- About us
- COVID-19 Mythbusting
- Should the kennel cough vaccine be given during COVID-19?
- Can cats transfer COVID-19 to other animals, and is there a risk of zoonosis
- What's the difference between FCoV and COVID-19?
- What can we clean a patient with, and will this kill COVID-19?
- Does ultraviolet light actually kill COVID-19?
- Will good weather affect infection rates of COVID-19?
- When should we test an animal for COVID-19?
- COVID-19 Mythbusting
- News & Events
- Quality Improvement
- Access our electronic resources
- Our resources
- Join the Library
- Our services
- Access the Library catalogue
- Keeping up with your PDP and CPD
- Frequently asked questions
- Pay an invoice
Grants & Awards
- Available grants & awards
- Previous grants & awards
- Other funders
- Historical Collection
- Highlights of the collections
- Genealogical research
- The history of the RCVS
- History of the veterinary profession
- Historical Collections blog
- Your donations create a lasting legacy
- Useful links
- Support us
Anatomia del cavallo, infermita, et suoi rimedii
Ruini, Carlo (1618) Anatomia del cavallo, infermita, et suoi rimedii. Venice: Fiorauante Prati (14394-1001).
Carlo Ruini was born into a wealthy family in Bologna, Italy. His most famous work on Anatomia del cavallo, infermita, et suoi rimedii which translates as The anatomy of the horse, diseases and treatments was first published in 1598 two months after his death by his son. Later editions of the book followed in 1599, 1602, 1607 and 1618.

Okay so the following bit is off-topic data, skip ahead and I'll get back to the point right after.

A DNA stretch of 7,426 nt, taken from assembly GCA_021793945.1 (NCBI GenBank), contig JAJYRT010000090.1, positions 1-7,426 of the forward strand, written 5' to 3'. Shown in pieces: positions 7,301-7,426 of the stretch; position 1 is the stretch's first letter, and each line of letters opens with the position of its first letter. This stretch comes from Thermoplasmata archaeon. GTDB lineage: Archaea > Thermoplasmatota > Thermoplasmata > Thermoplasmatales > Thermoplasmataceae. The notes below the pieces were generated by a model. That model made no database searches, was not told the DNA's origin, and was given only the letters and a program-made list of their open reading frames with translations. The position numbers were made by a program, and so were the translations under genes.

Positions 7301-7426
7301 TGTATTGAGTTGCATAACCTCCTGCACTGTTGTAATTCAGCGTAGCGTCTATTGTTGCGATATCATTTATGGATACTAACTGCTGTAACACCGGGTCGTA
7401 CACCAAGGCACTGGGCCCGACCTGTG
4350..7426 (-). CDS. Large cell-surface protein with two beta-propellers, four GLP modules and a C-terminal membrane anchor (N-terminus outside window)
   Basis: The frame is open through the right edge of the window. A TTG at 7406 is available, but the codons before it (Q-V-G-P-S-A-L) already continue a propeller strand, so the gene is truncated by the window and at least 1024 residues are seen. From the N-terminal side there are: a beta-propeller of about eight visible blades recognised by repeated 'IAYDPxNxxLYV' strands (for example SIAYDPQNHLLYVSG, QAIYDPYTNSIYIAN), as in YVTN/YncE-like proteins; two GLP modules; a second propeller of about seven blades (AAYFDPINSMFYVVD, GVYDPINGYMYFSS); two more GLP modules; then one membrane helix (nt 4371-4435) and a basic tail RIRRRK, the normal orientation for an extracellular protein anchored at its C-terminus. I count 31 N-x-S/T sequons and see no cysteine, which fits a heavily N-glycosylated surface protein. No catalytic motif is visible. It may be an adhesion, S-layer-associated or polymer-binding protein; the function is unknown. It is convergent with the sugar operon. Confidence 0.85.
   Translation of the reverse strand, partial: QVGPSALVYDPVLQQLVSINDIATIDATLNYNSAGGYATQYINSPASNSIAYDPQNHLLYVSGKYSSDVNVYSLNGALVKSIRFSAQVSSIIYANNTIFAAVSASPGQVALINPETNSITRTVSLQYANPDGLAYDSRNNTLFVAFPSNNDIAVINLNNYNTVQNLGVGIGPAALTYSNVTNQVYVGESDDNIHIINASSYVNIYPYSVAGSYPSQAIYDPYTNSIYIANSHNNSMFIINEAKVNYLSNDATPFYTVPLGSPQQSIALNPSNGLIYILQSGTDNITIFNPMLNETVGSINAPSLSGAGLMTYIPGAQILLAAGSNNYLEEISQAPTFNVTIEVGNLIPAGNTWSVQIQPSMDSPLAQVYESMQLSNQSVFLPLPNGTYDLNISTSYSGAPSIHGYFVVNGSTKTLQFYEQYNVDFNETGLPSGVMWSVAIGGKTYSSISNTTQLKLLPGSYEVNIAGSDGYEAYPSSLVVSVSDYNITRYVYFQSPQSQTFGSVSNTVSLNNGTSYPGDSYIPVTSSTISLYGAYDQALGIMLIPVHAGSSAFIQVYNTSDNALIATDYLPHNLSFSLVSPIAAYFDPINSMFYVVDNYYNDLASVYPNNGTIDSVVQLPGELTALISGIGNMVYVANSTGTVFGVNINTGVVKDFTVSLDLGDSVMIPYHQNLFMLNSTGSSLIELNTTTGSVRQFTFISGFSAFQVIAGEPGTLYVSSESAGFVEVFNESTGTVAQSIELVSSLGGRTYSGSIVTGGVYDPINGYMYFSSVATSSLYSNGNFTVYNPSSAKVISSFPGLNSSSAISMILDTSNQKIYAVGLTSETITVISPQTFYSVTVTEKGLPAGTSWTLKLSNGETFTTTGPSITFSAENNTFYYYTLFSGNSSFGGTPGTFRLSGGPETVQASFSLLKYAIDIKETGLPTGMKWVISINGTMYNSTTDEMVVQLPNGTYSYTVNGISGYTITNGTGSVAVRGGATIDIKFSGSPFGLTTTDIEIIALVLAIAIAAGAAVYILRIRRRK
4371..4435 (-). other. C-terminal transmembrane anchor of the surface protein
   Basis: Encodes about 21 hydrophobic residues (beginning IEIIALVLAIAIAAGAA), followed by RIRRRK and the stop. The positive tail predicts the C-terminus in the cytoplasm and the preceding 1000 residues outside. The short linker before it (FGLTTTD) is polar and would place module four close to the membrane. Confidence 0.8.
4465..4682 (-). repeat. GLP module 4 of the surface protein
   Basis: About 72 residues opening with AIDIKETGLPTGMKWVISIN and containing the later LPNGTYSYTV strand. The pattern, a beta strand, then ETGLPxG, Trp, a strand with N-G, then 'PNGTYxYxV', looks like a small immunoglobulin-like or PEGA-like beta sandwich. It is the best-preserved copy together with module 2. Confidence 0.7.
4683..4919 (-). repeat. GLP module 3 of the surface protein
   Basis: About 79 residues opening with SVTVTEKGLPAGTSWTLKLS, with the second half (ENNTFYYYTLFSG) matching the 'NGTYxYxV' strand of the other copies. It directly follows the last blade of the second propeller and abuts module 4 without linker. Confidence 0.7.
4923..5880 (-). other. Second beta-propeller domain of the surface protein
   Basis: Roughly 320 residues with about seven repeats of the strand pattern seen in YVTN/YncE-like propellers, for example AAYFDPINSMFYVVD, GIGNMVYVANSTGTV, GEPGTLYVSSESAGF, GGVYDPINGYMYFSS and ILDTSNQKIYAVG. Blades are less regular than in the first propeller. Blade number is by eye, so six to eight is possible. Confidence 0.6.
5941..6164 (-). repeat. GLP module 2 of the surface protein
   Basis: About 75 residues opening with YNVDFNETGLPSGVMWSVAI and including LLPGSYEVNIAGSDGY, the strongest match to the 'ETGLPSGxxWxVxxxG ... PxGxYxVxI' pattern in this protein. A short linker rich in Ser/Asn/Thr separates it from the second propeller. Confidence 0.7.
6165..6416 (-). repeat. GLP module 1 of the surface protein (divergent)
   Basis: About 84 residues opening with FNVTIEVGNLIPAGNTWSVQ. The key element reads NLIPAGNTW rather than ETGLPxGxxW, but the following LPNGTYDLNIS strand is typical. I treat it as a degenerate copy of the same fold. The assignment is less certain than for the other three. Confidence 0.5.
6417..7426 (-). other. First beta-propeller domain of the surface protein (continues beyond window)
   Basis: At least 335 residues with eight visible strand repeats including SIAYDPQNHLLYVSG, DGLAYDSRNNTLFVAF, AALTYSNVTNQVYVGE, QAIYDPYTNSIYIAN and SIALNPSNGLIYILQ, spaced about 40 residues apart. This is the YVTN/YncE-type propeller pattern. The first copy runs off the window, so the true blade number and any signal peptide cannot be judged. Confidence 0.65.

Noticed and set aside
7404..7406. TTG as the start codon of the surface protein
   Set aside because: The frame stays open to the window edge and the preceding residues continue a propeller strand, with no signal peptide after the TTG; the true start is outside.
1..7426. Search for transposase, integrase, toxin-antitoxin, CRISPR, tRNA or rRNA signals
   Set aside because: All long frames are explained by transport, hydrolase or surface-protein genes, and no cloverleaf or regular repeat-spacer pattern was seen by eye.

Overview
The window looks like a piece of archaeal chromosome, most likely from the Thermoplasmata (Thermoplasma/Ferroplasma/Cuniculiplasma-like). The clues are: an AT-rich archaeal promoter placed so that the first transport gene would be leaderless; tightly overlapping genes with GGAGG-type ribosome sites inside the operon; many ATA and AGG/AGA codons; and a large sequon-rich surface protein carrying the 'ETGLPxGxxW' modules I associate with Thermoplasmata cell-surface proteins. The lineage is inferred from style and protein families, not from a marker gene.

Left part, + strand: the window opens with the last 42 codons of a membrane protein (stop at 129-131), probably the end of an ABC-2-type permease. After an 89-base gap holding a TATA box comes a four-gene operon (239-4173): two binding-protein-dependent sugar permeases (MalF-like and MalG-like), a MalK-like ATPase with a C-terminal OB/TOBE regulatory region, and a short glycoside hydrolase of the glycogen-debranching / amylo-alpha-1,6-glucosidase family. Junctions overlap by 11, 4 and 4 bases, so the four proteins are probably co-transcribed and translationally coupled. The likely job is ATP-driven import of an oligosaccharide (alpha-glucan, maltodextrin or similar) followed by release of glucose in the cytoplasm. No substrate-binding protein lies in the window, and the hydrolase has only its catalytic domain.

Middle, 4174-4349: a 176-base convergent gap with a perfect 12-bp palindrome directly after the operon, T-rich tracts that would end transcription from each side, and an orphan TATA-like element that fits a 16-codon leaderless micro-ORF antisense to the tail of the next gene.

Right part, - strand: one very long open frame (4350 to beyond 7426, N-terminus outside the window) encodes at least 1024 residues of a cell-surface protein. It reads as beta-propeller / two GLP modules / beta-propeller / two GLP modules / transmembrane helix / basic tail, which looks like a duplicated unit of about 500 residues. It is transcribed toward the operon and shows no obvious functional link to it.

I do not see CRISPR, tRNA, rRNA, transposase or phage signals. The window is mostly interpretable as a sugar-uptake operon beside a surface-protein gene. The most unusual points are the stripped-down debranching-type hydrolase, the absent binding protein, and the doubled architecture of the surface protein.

Anatomia del cavallo is in two volumes: the first covers the anatomy of the horse, the second deals with diseases and their treatment. It is lavishly illustrated throughout with magnificent woodcuts, an example of which can be seen on the right.
The section on anatomy is divided into five books: ‘animal parts’ (which covers the head, brain); ‘spiritual parts’ (neck and chest); ‘nutritive parts’ (abdomen); ‘generative parts’ and finally the muscles and skeleton.
Major-General Sir Frederick Smith in his Early history of veterinary literature says of this section:
“It was at the hands of Ruini that the subject of equine anatomy jumped at a single bound from the blackest ignorance to relative perfection”. ⊃1;
The second section deals with equine diseases and is again divided into a number of books. Smith is less enthusiastic about this part saying:
“The portion of Ruini’s work dealing with diseases leaves the impression that he was a better anatomist than clinician”. ⊃2;
Ruini’s work was never translated into English but Andrew Snape in his Anatomy of the horse of 1683 took Anatomia del cavallo as its basis including copies of several of the plates – in reverse.
In our Historical Collection we have a copy of the 1618 edition which was published in Venice. An inscription at the front of the book shows that it once belonged to Arthur Gamgee, a member of the well known veterinary family. It was presented to him in 1872 by his father Joseph Gamgee who had in turn received it from the ‘oldest of his Italian friends …[during a] visit to Florence in the Summer of 1865’. Click on the photo above to view an enlarged version.
To view this, or any other book in the Historical Collection, please contact the Library email@example.com or 020 7202 0752 to arrange an appointment.
1. Smith, Frederick (1919) Early History of Veterinary Literature: and its British development. Vol 1 London: Bailliere, Tindall and Cox. p209
2. Ibid. p214